Stronger alcohol policies, including taxes and sales restrictions, have been shown to reduce the likelihood of alcohol involvement among homicide victims, according to a new study from Boston Medical Center (BMC) and Boston University.
Patients with major depressive disorder (MDD) have increased brain levels of a marker of microglial activation, a sign of inflammation, according to a new study in Biological Psychiatry by researchers at the University of Manchester. Dr. Talbot and colleagues found that the increase in the inflammatory marker was present specifically in patients with MDD who were experiencing suicidal thoughts, pinning the role of inflammation to suicidality rather than a diagnosis of MDD itself.
An international Yale-led research team has shown that a risk profile based on 52 genes accurately predicts survival for patients with a severe lung disease. If confirmed in further studies, the finding could transform the way patients are treated for the condition, which is on the rise in older adults.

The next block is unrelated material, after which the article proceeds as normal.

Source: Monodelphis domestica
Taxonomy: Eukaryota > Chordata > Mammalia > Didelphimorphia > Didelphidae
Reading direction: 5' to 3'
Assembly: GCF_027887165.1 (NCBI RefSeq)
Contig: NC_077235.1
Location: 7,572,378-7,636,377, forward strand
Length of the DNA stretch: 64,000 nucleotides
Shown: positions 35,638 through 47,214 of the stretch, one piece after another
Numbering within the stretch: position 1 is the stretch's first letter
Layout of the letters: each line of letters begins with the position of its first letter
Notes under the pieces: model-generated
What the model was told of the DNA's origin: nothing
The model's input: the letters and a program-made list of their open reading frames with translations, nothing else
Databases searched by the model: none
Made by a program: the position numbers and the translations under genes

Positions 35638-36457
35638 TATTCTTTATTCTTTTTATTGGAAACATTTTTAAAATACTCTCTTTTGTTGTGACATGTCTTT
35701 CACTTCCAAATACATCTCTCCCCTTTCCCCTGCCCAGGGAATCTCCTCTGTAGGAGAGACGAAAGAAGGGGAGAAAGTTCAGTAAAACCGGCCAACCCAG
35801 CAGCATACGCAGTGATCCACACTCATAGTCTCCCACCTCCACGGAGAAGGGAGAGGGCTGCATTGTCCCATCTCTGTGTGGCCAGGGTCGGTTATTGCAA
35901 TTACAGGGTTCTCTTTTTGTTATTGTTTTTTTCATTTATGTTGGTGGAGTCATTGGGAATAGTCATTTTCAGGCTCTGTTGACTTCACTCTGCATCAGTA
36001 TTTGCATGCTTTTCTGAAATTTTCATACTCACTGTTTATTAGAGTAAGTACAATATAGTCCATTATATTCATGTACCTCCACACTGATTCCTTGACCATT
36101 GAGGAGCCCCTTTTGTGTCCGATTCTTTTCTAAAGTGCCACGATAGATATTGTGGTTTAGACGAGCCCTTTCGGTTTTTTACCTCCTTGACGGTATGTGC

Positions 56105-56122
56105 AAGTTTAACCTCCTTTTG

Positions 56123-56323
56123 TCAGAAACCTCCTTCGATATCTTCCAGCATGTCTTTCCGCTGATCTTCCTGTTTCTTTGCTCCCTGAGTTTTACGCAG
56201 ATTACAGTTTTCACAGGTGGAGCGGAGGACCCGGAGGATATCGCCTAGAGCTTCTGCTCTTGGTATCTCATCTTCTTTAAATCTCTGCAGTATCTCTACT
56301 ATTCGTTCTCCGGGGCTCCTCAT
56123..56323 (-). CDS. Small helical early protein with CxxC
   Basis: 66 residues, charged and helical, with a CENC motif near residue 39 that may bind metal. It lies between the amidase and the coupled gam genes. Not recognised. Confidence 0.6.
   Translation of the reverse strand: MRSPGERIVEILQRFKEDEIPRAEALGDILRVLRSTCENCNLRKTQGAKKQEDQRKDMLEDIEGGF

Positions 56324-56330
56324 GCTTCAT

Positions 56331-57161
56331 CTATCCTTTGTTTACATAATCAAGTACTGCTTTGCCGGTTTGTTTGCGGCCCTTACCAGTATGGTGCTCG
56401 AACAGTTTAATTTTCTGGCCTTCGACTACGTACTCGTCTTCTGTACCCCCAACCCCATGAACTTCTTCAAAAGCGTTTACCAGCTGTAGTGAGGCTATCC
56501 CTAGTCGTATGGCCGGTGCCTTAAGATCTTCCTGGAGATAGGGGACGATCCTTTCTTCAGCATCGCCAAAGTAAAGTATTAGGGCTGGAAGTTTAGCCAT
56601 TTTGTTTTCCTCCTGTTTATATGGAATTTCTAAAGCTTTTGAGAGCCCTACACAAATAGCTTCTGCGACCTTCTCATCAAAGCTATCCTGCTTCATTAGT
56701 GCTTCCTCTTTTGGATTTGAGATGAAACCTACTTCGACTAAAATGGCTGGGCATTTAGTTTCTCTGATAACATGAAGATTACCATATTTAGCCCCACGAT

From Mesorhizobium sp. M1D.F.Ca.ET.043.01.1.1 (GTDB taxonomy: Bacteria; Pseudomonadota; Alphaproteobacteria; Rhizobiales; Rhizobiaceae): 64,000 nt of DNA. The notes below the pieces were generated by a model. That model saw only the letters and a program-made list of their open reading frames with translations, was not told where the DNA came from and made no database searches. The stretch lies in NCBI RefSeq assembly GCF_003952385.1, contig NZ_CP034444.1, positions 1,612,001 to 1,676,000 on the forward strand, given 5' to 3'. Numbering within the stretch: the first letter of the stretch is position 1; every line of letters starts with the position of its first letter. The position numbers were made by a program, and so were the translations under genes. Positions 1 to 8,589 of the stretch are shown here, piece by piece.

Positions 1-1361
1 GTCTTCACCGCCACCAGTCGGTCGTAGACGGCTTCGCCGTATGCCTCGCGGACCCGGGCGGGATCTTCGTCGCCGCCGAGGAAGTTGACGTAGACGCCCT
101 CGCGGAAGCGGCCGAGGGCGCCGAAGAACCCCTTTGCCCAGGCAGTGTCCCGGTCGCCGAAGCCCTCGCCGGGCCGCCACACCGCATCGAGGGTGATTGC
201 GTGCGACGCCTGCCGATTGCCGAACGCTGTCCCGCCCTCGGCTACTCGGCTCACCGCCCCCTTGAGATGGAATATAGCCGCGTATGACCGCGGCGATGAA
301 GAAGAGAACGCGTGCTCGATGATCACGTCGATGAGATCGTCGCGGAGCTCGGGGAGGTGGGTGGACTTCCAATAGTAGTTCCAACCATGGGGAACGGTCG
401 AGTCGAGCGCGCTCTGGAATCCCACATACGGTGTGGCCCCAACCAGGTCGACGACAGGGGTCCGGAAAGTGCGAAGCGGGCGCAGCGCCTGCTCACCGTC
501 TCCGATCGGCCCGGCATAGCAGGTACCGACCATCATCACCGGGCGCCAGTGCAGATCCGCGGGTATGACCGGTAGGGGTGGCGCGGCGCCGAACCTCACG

Treatment of heart attack patients depends on their history of cancer, according to research published today in European Heart Journal: Acute Cardiovascular Care. The study in more than 35,000 heart attack patients found they were less likely to receive recommended drugs and interventions, and more likely to die in hospital if they had cancer than if they did not.
India has avoided about 1 million deaths of children under age five since 2005, driven by significant reductions in mortality from pneumonia, diarrhea, tetanus and measles, according to new research published today.
Between 2000 and 2015 in the US, life expectancy increased overall but drug-poisoning deaths, mostly related to opioids, contributed to reducing life expectancy, according to a study published by JAMA.
New research presented in HeartRhythm, suggests that the main obstacle to an appropriate bystander response during athletes' cardiac arrest could be an apparently widespread myth: that 'tongue swallowing' is a common complication of sudden loss of consciousness that must be avoided or relieved at all costs to prevent death from asphyxia.
People with schizophrenia have a mortality rate that is three times greater each year than those without schizophrenia, and die on average, eight years earlier than people without schizophrenia according to a new Ontario study by researchers at the Centre for Addiction and Mental Health (CAMH) and the Institute for Clinical Evaluative Sciences (ICES).
A study in 23 EU countries found that larger price differences between high and low priced cigarettes are associated with higher infant mortality.
People with schizophrenia are three times more likely to die, and die younger, than the general population, indicating a need for solutions to narrow this gap, according to research published in CMAJ.